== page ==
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The tack room getting a pony?

11 replies

ArsenalsPlayingAtHome · 23/06/2018 16:55

DH is trying to talk me into getting a pony (cob) which I would share with eldest DD. I'm sitting on the fence. I would love a pony, and have always wanted one, but am worried that time-wise, I might regret it, and it might be wiser to wait a few years.

The thing is, I have very little time, although tbh, I could (and would) become more organised and make time if I did have one.

Has anyone wondered realistically how they'd find the time, but gone ahead with it anyway? If yes, did you regret it or was it the best thing you ever did?

OP posts:
britnay · 23/06/2018 18:26

I guess it depends on how close you live to the livery yard and what sort of livery you can afford.
If you can afford to pay for full livery, then all you need is enough time to ride several times a week (or pay for someone else to when you can't).
If you can only afford DIY livery then you'll need to be up twice a day, every day, even in shite weather, even on Christmas day. Depending on turnout arrangements, you might have to be mucking out every day or at the very least poo picking. You'll need to be able to fit this in around work/childcare/illness etc Factor in travel time to yard and back as well.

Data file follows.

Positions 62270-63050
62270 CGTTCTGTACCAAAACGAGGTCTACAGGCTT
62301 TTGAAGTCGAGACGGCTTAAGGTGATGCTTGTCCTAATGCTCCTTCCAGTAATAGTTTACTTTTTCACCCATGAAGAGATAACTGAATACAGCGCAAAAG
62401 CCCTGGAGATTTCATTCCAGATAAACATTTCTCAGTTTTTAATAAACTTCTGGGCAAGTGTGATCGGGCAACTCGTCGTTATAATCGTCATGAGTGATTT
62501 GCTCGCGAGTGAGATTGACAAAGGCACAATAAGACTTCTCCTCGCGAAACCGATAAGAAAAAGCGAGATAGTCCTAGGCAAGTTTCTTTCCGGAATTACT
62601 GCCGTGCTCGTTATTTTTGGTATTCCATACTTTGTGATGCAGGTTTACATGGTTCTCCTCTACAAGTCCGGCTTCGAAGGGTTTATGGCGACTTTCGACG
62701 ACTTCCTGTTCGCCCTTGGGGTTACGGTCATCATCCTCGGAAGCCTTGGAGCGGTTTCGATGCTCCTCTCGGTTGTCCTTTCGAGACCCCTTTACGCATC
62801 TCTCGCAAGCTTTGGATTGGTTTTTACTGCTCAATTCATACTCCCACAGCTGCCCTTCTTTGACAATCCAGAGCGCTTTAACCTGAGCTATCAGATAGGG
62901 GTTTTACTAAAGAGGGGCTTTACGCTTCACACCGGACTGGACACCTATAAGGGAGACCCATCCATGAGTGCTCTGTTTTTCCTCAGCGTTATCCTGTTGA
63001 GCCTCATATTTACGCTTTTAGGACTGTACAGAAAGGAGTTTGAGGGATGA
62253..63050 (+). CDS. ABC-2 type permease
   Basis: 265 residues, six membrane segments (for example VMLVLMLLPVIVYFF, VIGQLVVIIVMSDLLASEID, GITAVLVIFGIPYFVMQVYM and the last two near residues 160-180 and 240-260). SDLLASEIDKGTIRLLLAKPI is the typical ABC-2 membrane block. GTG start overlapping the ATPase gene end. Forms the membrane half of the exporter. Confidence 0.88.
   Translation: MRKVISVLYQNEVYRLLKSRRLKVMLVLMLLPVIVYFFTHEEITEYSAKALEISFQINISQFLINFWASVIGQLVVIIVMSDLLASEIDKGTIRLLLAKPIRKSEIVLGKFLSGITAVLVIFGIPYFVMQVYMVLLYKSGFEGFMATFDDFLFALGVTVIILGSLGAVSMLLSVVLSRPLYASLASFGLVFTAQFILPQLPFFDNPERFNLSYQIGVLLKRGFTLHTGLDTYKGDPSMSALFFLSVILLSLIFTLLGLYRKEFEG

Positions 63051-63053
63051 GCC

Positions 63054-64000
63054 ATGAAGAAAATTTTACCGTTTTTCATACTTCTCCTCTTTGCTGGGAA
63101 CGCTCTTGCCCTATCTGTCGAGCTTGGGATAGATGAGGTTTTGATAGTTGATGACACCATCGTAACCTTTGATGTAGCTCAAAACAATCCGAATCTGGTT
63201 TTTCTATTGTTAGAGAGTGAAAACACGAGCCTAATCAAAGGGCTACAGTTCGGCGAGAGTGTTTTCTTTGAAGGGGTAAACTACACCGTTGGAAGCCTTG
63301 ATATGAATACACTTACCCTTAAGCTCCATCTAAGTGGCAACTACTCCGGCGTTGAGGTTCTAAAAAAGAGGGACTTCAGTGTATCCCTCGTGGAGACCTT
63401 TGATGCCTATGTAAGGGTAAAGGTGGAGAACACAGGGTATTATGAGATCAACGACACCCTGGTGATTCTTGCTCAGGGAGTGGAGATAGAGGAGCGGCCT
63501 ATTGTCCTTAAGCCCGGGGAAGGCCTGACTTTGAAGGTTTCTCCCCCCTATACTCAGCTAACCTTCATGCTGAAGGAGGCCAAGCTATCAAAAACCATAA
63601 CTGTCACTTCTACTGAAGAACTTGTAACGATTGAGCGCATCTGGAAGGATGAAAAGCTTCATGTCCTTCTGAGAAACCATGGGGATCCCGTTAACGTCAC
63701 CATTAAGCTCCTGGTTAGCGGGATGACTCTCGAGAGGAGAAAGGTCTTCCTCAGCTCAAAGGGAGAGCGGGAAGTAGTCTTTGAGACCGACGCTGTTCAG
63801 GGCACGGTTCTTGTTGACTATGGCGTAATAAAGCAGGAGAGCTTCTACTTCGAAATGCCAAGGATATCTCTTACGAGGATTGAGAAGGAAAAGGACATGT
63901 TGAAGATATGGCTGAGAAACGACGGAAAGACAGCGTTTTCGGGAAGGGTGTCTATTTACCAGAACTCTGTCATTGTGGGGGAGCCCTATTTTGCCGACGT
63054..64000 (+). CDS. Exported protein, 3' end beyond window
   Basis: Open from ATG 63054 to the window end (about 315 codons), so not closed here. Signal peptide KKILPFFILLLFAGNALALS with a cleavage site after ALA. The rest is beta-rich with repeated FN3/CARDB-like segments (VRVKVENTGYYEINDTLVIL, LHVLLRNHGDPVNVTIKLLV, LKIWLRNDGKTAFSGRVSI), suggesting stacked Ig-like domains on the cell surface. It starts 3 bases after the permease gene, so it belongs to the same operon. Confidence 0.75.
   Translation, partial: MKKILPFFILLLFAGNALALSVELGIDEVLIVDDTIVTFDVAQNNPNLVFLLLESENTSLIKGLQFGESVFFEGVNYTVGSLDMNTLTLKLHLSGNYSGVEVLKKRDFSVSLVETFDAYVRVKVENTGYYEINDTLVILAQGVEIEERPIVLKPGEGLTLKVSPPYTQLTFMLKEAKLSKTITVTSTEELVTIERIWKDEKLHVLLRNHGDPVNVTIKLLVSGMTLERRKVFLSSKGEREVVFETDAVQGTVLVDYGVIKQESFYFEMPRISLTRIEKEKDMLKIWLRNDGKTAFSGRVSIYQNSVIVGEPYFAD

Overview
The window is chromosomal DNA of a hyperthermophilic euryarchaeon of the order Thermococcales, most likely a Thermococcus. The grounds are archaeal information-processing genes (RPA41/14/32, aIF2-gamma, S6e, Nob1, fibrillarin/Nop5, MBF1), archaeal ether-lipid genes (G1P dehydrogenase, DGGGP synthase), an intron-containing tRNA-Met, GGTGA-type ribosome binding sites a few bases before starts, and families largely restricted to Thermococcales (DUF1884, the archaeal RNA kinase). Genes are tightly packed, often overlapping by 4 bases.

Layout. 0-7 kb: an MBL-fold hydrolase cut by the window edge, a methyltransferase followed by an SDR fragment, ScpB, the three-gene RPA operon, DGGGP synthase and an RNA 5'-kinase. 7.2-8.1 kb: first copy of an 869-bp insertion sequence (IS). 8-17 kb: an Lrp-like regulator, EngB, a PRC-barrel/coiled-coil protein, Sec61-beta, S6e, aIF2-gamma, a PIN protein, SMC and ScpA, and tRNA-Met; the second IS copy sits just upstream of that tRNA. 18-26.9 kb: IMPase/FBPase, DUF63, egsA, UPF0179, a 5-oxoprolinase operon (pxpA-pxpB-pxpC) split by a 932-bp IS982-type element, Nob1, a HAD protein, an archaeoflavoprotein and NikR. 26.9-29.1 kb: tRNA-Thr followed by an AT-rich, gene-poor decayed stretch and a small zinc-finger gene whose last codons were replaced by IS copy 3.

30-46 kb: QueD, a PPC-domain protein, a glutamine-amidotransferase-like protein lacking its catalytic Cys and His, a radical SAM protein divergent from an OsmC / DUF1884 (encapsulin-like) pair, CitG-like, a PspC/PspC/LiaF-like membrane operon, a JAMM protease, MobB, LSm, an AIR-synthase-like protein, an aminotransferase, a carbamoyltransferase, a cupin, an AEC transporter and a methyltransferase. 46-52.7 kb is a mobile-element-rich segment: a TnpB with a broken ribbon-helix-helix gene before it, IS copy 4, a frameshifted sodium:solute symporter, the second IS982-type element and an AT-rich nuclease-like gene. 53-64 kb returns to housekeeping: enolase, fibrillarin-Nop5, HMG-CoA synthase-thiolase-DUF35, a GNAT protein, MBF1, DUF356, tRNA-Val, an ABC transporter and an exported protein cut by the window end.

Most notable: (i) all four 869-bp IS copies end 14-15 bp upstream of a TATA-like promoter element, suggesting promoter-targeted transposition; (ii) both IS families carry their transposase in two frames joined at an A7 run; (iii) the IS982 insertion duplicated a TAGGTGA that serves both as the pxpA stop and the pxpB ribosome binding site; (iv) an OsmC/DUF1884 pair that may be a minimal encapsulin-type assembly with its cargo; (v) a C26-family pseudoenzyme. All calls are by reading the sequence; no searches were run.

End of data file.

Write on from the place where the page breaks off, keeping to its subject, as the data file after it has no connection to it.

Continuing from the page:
Retrainingaracehorse · 23/06/2018 20:33

I do struggle to fit in my horse and the rest of my life. I work full time, my horse is currently on a large yard we have an indoor and outdoor school it’s about 20 mins up the road but currently living out. On the days I don’t go they feed him for me, they will bring him in for the farrier etc. if I’m at work. I aim to ride him at least 5 times a week.
In the winter he’ll come in in the worst weather and go onto part livery because there’s no way I would have time to fit in mucking out etc and riding him.